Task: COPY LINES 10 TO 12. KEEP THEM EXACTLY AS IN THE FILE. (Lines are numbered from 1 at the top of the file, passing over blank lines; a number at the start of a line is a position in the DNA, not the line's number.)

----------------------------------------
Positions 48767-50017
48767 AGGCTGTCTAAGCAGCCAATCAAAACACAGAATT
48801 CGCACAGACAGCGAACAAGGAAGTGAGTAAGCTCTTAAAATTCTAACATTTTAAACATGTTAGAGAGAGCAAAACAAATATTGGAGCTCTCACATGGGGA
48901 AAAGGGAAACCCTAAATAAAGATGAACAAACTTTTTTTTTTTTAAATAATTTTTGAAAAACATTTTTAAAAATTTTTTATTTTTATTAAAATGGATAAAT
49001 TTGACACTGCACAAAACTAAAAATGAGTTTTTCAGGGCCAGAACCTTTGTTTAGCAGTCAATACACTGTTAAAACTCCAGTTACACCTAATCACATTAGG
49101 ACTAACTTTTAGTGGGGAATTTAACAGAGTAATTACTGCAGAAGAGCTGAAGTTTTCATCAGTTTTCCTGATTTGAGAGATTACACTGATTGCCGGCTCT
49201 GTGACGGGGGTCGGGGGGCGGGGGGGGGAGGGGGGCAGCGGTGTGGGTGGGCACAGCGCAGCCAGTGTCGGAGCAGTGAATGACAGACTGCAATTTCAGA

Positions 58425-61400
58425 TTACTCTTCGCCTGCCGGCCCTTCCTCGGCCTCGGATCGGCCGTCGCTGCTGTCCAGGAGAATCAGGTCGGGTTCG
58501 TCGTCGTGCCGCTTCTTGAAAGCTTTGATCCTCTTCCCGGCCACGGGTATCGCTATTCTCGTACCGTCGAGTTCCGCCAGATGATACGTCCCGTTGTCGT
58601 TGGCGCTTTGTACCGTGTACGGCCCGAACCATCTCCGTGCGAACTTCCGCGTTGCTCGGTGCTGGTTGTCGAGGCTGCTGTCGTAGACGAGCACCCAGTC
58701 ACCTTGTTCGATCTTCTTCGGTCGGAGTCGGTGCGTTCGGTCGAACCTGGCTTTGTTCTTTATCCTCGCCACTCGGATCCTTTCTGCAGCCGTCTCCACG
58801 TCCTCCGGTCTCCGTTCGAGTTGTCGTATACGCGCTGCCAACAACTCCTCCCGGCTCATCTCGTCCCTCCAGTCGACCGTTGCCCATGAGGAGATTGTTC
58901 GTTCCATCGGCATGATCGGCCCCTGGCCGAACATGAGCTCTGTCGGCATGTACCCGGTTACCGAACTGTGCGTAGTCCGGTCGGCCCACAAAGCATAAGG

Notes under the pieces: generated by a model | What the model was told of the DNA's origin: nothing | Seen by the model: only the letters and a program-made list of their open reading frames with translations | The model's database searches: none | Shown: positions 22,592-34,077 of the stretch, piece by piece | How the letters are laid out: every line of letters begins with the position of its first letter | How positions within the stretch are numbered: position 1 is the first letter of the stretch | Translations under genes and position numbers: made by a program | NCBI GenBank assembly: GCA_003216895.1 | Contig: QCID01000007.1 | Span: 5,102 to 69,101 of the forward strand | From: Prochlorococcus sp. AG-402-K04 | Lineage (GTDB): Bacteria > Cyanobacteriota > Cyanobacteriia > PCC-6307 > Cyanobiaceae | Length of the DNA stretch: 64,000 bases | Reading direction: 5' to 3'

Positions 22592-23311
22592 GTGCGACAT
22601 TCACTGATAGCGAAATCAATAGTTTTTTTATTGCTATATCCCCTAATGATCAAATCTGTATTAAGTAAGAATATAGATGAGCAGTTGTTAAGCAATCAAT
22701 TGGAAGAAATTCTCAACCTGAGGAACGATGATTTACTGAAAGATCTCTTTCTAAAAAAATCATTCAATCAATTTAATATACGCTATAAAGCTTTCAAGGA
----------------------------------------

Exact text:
58501 TCGTCGTGCCGCTTCTTGAAAGCTTTGATCCTCTTCCCGGCCACGGGTATCGCTATTCTCGTACCGTCGAGTTCCGCCAGATGATACGTCCCGTTGTCGT
58601 TGGCGCTTTGTACCGTGTACGGCCCGAACCATCTCCGTGCGAACTTCCGCGTTGCTCGGTGCTGGTTGTCGAGGCTGCTGTCGTAGACGAGCACCCAGTC
58701 ACCTTGTTCGATCTTCTTCGGTCGGAGTCGGTGCGTTCGGTCGAACCTGGCTTTGTTCTTTATCCTCGCCACTCGGATCCTTTCTGCAGCCGTCTCCACG